As Brett Miller marked his one-year anniversary last week as chief executive officer of Canderel, he reflected on rejoining the company where he started his real estate career and looked ahead at its plans for continued growth and expansion.
Miller succeeded Canderel founder Jonathan Wener in February 2019 after spending six years as CEO of JLL Canada. Before JLL, Miller served as executive vice-president and regional managing director for CBRE in Eastern Canada.
Miller’s real estate career, however, began in 1986 with the first of a number of executive roles at Canderel. He’s had a long-standing relationship with Wener and appreciated the expertise and people at the Montreal-headquartered company.
“My heart has always been with real estate and real estate development,” Miller told RENX in an interview.
“I worked for about 20 years on the service side of the business and wanted to get closer to the development side, so it was very nice to return to my roots.”
The timing was also right for a move, as more investors are now interested in real estate and Miller believes Canderel can provide what they’re looking for.
“There are very few developers, investors and managers of real estate that have a national scale, that have 45 years of history with a very strong platform, and the ability to play at the institutional level,” he said.
Miller says he learned a lot while working on the service side of the industry, including the importance of being people-oriented. This prompted the hiring of a number of “ambitious, forward-looking self-starters” at Canderel.
It’s also provided “extensive relationships at a national level with various tenants, owners and financial institutions, because the volume of transactions you see is so much greater than what a single developer would see.”
Canderel’s growth strategy
The McGill University and INSEAD graduate is creating an “institutional-type platform” at Canderel by focusing on environmental, social and corporate governance principles, creating a technology road map, not siloing information, providing quality reporting to investors, and looking at succession planning, diversity and company culture.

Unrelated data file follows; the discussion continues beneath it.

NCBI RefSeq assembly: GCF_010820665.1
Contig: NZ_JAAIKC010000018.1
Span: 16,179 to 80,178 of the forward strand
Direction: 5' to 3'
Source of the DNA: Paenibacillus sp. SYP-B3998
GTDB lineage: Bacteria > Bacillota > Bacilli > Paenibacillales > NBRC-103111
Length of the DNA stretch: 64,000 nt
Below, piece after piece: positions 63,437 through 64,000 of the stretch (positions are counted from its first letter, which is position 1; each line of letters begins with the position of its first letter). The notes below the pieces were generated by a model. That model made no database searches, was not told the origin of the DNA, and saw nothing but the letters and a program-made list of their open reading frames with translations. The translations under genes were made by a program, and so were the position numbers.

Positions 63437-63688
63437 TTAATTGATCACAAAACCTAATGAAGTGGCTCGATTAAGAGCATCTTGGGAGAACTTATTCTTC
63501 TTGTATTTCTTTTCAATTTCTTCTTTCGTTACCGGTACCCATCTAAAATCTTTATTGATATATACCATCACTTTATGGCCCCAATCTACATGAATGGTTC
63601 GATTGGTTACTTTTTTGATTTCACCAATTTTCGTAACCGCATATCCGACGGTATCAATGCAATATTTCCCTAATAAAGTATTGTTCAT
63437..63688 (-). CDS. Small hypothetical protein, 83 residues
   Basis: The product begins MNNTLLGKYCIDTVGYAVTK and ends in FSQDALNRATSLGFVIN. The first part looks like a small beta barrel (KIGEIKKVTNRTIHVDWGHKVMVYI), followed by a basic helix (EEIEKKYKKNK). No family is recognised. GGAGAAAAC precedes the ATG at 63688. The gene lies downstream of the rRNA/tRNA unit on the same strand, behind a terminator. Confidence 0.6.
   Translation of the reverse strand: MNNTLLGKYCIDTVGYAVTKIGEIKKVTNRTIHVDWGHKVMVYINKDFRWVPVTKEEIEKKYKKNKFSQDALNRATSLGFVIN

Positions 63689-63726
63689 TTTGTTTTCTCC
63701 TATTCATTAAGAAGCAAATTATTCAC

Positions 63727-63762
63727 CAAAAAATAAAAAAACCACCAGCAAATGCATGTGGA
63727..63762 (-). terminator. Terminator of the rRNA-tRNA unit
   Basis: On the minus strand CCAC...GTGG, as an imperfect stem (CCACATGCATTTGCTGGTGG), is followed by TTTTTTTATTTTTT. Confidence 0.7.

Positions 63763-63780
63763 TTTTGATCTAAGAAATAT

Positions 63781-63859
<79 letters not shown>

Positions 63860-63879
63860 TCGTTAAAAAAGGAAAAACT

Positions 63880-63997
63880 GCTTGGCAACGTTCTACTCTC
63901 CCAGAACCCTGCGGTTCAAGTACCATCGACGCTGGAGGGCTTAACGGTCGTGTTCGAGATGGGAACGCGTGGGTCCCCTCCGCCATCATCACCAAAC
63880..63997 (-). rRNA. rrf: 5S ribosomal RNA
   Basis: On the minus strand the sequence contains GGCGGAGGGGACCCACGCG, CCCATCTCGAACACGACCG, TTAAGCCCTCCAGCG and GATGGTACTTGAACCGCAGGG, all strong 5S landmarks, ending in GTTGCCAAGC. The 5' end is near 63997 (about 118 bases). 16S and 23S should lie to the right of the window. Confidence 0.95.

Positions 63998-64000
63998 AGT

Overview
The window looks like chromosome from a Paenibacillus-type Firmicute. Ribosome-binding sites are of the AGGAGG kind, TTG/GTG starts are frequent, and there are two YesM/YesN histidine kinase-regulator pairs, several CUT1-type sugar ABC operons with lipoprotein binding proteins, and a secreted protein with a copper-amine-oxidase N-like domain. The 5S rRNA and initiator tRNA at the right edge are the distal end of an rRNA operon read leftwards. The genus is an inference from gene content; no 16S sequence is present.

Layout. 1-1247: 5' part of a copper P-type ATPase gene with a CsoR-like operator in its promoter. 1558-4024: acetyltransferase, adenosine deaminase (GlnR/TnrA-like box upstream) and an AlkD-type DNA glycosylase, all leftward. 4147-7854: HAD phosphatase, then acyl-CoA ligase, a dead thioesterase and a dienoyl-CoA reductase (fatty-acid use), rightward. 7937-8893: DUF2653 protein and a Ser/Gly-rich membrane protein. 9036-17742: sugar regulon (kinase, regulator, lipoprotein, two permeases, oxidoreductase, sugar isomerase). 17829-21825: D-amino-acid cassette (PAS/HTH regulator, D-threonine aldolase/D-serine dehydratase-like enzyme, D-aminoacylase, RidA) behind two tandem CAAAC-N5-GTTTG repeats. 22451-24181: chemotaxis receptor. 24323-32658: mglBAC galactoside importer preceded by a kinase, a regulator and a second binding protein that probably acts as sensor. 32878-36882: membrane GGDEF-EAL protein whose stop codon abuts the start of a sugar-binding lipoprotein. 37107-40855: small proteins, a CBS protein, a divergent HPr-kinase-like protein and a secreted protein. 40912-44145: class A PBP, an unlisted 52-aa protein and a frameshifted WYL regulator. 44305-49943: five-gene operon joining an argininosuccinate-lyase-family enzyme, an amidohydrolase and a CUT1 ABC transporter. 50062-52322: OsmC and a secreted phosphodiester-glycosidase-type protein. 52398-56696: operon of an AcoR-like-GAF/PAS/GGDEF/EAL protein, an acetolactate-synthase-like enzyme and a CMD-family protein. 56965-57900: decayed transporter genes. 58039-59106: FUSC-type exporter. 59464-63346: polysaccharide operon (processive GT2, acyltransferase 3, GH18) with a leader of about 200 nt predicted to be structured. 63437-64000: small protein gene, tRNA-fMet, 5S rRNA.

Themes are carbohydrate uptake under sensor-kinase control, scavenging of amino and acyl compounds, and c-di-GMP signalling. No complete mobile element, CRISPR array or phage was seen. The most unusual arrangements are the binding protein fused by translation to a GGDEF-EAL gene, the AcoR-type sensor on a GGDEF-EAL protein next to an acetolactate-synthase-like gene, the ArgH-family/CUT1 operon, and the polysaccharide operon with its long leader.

“The strategy is to absolutely service institutional investors, which starts on the capital side,” said Miller.
“In a very organized and methodical way, we are reaching out to our current financial partners and future partners to understand what they’re looking for and want to invest in — which cities and asset classes.”
Canderel’s investment teams in Montreal, Ottawa, Toronto, Edmonton, Calgary and Vancouver are tasked with finding appropriate fits. Miller said many opportunities have surfaced during the past six months.
“The markets are so buoyant and the end-user pricing, whether it’s office leasing or residential pricing, is so strong that it unlocks new opportunities for land sites that we previously thought wouldn’t work.”
Large numbers of skilled, educated and well-capitalized immigrants have created demand for residential and office real estate. Aligned with low interest rates, that has made Canada “a great place right now.”
“If there’s one worry we do have, it’s that construction prices have escalated at a crazy rate and the entitlement process to bring projects forward by working through municipalities, planning departments and heritage departments is being stretched out much longer than it’s ever been,” Miller explained.
“It’s an issue for the industry because we have strong demand that needs to be satisfied — at the lower end of the scale, for affordable housing.
“We need projects to be approved, we need to be able to build affordably, and the longer it takes and the more expensive it is to source properties, do form work or install mechanical systems, the harder it is to satisfy all stratas of society and all types of office tenants.
“We can’t just be building luxury.”
Major market real estate
While the Toronto, Vancouver and Montreal real estate markets remain hot, Miller said there’s been a surge of activity in Ottawa.